By far, Sebastian De Souza is the kindest and most down-to-earth artist I’ve interviewed this year (perhaps ever). Lest you think I’m being hyperbolic because I was swept away by his charming easy nature, let me divulge how went our 30 minute+ candid phone conversation. Right from our ‘hello’s, we bonded instantly over how we’ve been both quarantining with our parents, we chatted about how our families outside of our respective cities are doing and even joked about how the leaders of our respective countries (he’s in the U.K., I’m in Canada) have been handling the pandemic. At the ten minute mark, I had to remind myself that I was conducting an interview and not catching up with a close old friend. Not only was De Souza easy with whom to talk, he is also a very humble and very giving interview subject. This is the man who co-wrote the feature Kids in Love, has two (!) novels on the way (Kid – A History of the Future, and Stuck – How to Survive Accidental Isolation), is an accomplished songwriter, plus he’s currently developing a YA television show for Disney AND stars in two of the biggest shows of 2020 (Normal People and The Great). I was incredibly honoured to speak with Sebastian De Souza and the following is a condensed and edited version of our lovely phone interview.
Brief Take: I was recently listening to your podcast, Stuck.
Sebastian De Souza: Oh you were?
BT: You make all the voices so distinct and I especially love the voice that you do for the mother character.
SDS: Yeah my mother would kill me. She has listened to it and I mean I think it’s probably closer to her voice than she’d like to admit. But it’s done with great, great love and admiration for her. You’re very sweet, by the way, to listen to it, thank you, that’s incredibly generous of you. The character of George, who is based on a younger, kind of angrier version of myself, comes across as… [trails off] Really I stopped. I was going to see it through and have the podcast but then in the third episode, the character of Lucy enters and she sort of wonderfully, but also kind of irritatingly, she presented too many opportunities to take the story in a certain direction. So I started recording the episodes and now I’m writing the book because the heroes of the podcast are the voices so the funny part are the funny, silly voices, well I don’t know how successful they are. But they stopped me from thinking about the story, so I’m just going to write the book and then if you want to carry on listening, which I’m sure you won’t [laughs], I’m sure we’ll be able to put it up there.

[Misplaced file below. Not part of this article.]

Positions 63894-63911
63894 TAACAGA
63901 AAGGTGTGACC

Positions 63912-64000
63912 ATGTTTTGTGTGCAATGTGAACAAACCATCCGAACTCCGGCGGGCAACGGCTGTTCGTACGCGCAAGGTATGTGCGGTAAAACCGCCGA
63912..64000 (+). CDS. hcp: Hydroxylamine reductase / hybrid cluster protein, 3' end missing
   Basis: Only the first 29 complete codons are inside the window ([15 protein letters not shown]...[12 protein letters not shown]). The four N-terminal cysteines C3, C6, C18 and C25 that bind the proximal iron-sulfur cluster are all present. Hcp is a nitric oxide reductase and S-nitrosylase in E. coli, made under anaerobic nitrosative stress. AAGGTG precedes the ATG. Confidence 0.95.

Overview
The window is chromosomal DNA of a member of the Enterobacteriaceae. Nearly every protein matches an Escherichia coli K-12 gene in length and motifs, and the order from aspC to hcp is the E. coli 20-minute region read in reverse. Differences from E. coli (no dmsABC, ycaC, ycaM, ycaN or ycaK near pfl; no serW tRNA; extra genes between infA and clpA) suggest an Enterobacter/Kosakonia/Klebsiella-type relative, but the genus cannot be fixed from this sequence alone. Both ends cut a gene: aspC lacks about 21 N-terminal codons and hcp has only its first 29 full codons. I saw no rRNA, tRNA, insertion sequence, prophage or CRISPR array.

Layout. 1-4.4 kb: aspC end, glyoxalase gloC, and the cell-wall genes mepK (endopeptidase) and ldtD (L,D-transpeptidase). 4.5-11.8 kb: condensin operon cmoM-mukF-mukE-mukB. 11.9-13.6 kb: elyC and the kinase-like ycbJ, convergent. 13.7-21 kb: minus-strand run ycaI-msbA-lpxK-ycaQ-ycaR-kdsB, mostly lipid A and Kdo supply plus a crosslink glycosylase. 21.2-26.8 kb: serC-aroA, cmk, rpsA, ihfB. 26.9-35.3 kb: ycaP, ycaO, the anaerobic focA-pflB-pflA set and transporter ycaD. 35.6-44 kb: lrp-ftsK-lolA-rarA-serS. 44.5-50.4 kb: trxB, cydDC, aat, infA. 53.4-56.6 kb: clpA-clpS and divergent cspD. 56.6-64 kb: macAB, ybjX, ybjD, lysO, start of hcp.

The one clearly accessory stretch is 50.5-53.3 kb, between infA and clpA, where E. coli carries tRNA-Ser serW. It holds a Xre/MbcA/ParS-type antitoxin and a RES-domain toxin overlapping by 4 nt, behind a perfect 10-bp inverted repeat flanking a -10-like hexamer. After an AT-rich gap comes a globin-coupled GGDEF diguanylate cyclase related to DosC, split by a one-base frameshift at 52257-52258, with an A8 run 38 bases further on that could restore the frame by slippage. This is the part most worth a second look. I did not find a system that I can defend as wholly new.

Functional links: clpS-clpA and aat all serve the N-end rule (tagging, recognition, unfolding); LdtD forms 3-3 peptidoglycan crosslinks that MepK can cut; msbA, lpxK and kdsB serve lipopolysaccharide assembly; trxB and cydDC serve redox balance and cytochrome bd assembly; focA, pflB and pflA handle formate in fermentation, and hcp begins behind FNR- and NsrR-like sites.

BT: You’re also writing Kid, or is that fully written now?